It is no secret that the Private Attorneys General Act (“PAGA”) has been a cash cow for plaintiffs’ counsel in California.

PAGA allows a single employee (and their counsel) to file suit on behalf of other employees for alleged Labor Code violations, without having to go through the class action mechanism.  In other words, a PAGA plaintiff can file suit seeking penalties for hundreds or thousands of employees, yet never need to show that there are common issues susceptible to common proof – or even that their own claims are typical of those of other employees.

As a result, there has been little to prevent plaintiffs and their counsel from filing massive PAGA actions on behalf of all of an employer’s employees, even without having any basis to believe that many those employees suffered any violation at all.

The in terrorem effect of a lawsuit seeking penalties on behalf of hundreds or thousands of employees has led to a great many multi-million-dollar settlements in which plaintiffs’ counsel typically take one-third of the recovery for themselves, often for doing little more than filing a boilerplate lawsuit and attending a mediation.

For years, employers have argued that PAGA claims should be stricken if the trial of such claims would not be manageable.  That would seem to be the case in many PAGA actions, particularly those with a large number of employees and highly individualized issues, such as whether, when and how employees worked off-the-clock or did not receive compliant meal or rest periods.

In a case involving 1,000 employees, even if 5 employees could take the stand each day to testify about their individualized experiences, trial would last 200 court days. That would seem to be unmanageable on its face.

And if a case involved 10,000 employees . . . well, you can do the math.

Some California trial courts have agreed that a PAGA claim cannot proceed if trial would be unmanageable, analogizing PAGA to claims under other statutes.

But other courts have been reluctant to impose a manageability requirement because no such requirement is expressly included in PAGA itself, and because there was no appellate decision imposing such a requirement in PAGA cases.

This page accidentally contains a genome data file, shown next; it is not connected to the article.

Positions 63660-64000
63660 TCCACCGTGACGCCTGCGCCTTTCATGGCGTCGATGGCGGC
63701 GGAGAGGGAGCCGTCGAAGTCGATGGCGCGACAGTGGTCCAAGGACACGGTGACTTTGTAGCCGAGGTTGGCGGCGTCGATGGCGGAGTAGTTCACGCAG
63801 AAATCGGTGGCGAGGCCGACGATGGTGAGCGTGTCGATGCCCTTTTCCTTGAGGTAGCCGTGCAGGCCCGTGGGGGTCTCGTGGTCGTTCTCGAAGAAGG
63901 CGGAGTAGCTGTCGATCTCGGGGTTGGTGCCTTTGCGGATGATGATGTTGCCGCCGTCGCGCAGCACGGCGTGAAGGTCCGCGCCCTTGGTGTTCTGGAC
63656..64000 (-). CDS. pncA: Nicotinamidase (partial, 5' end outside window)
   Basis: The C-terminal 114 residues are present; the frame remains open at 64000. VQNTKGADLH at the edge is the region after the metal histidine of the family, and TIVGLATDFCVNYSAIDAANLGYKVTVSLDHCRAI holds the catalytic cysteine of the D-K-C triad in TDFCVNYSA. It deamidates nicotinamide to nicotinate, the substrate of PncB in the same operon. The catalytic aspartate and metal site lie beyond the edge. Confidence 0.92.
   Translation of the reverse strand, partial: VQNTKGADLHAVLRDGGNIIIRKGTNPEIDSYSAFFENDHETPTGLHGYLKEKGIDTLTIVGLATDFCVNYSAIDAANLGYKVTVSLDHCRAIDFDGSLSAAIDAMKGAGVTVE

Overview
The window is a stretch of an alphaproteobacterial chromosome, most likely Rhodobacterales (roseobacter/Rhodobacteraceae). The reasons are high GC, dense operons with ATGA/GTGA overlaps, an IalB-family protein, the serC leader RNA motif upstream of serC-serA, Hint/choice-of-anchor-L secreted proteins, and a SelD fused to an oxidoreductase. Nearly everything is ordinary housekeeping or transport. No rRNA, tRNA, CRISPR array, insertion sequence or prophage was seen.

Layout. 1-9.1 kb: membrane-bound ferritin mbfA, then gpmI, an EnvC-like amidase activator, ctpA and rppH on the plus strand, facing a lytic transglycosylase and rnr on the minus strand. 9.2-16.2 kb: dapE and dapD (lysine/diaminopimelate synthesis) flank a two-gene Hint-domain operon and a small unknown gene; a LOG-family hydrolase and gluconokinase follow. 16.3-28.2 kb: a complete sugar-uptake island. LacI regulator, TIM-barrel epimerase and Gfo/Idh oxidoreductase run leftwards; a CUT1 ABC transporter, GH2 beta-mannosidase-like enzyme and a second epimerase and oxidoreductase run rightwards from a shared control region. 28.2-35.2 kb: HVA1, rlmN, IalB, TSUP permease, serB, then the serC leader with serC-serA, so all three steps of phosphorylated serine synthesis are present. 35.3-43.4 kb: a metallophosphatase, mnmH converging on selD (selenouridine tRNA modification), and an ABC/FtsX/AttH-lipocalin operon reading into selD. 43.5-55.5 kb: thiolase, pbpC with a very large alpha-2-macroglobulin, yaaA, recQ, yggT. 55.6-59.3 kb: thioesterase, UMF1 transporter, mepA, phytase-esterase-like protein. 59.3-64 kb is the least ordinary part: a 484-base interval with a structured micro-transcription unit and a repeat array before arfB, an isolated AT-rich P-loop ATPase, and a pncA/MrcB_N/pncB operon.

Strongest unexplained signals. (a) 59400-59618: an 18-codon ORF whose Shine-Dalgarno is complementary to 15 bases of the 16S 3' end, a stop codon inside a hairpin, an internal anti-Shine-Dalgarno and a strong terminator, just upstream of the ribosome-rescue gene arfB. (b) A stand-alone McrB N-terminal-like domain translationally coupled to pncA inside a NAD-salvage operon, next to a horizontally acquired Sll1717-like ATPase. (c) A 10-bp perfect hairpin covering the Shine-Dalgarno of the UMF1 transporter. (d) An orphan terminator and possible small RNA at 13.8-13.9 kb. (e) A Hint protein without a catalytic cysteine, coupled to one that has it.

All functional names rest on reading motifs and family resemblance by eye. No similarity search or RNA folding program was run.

Now, employers have an appellate decision they can cite to – Wesson v. Staples the Office Superstore, LLC.

In Wesson, the California Court of Appeal concluded that “courts have inherent authority to ensure that a PAGA claim will be manageable at trial -- including the power to strike the claim, if necessary .. . .”

The Court of Appeal noted that the “evidence and argument before the trial court revealed no apparent way to litigate [the defendant-employer]’s affirmative defense in a fair and expeditious manner, as the defense turned in large part on [the allegedly agreement employees]’ actual work experience, yet there was extensive variability” in that group.  Given those individualized issues, there was no dispute that any trial would span several years because there would be hundreds of witnesses.  “The trial court reasonably concluded that such a trial would ‘not meet any definition of manageability,’” and the Court of Appeal affirmed.

Wesson should prove to be a huge development in PAGA actions, informing defense strategies and making it more important than ever to identify and highlight individualized issues that will make trial unmanageable.  And that should impact the negotiation of PAGA settlements where settlement is desirable, helping to drive down the settlement values in these cases.

The in terrorem effect that often drove large settlements may now be gone, matched by the argument that the PAGA claims could be stricken in their entirety.

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